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Economic Theorists, Reasoning Villagers

Amartya Sen, 18 August 1983

Palanpur: The Economy of an Indian Village 
by C.J. Bliss and N.H. Stern.
Oxford, 340 pp., £15, October 1982, 0 19 828419 5
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... How can you hide a book that makes a substantial contribution to economic theory? Well, you can call it Palanpur, which is the name of a tiny Indian village. (I look forward to picking up my economic theory in the future from books with such titles as Eynsham and Leamington Spa.) But, in fact, the title is no mystery. This book, which contributes so much to economic theory, is also about the remote Indian village called Palanpur ...

Famine and Fraternity

Amartya Sen, 3 July 1986

Is that it? 
by Bob Geldof and Paul Vallely.
Sidgwick, 352 pp., £10.95, May 1986, 0 283 99362 6
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... The death of somebody one loves is unbearable not only because of its devastating impact on one’s life, but also because it is excruciatingly difficult for one to accept the victim’s own loss of everything he or she had. If one feels lacerated and burnt, this partly reflects the primitive agony of seeing the victim’s incomparable tragedy. The ‘self-regarding’ element in one’s grief at the death of a loved person is thus supplemented by an ‘other-regarding’ element concerning that loved person, even though the two elements may be extremely hard to disentangle ...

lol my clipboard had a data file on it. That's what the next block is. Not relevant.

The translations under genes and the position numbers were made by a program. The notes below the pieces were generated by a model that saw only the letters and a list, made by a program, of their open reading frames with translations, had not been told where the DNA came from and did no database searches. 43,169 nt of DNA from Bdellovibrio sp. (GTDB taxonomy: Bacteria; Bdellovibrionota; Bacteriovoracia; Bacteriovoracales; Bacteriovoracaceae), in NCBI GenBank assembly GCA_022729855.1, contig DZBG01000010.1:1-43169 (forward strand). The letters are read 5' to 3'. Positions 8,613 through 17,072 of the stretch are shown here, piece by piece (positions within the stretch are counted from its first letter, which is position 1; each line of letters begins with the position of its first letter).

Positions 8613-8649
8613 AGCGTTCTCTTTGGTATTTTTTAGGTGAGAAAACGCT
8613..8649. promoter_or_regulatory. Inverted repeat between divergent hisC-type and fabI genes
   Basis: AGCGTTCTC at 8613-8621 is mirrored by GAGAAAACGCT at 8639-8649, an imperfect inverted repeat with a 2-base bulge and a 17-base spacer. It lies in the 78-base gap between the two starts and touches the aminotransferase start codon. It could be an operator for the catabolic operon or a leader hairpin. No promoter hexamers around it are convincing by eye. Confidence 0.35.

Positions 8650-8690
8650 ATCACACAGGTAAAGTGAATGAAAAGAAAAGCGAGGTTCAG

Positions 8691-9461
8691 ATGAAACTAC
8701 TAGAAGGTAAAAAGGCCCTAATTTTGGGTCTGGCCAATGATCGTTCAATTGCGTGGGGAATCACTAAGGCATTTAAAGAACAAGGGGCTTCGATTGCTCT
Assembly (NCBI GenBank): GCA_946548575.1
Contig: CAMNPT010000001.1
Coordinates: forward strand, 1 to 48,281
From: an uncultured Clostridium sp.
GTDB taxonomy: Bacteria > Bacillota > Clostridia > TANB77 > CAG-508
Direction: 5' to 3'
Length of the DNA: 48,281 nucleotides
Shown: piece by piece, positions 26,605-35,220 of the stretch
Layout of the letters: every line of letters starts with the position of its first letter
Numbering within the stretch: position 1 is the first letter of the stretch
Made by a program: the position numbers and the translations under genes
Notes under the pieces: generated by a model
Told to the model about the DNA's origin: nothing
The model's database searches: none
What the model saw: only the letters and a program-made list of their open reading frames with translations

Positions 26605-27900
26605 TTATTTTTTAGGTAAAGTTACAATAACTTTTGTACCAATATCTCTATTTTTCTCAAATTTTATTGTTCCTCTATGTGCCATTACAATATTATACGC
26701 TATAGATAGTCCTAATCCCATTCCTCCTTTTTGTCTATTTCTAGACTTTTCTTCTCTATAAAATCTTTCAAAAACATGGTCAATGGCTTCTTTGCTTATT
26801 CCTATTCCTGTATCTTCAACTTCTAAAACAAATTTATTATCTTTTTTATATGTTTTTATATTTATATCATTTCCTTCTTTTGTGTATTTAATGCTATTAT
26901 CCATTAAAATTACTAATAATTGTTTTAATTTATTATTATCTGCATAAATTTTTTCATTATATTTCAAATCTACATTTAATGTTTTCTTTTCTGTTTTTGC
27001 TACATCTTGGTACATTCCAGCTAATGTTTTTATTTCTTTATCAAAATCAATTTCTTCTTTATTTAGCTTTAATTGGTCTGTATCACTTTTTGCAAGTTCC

Why We Should Preserve the Spotted Owl

Amartya Sen: Sustainability, 5 February 2004

... We all recognise, these days, that our environment is easily ravaged. We routinely damage the ozone layer, heat up the globe, foul up the air and the rivers, destroy the forests, deplete mineral resources, drive many species to extinction, and impose other devastations. The current interest in ‘sustainability’ springs from this understanding. The need for concerted action was powerfully outlined in 1987 in the pioneering manifesto Our Common Future, prepared by the World Commission on Environment and Development, led by Gro Brundtland ...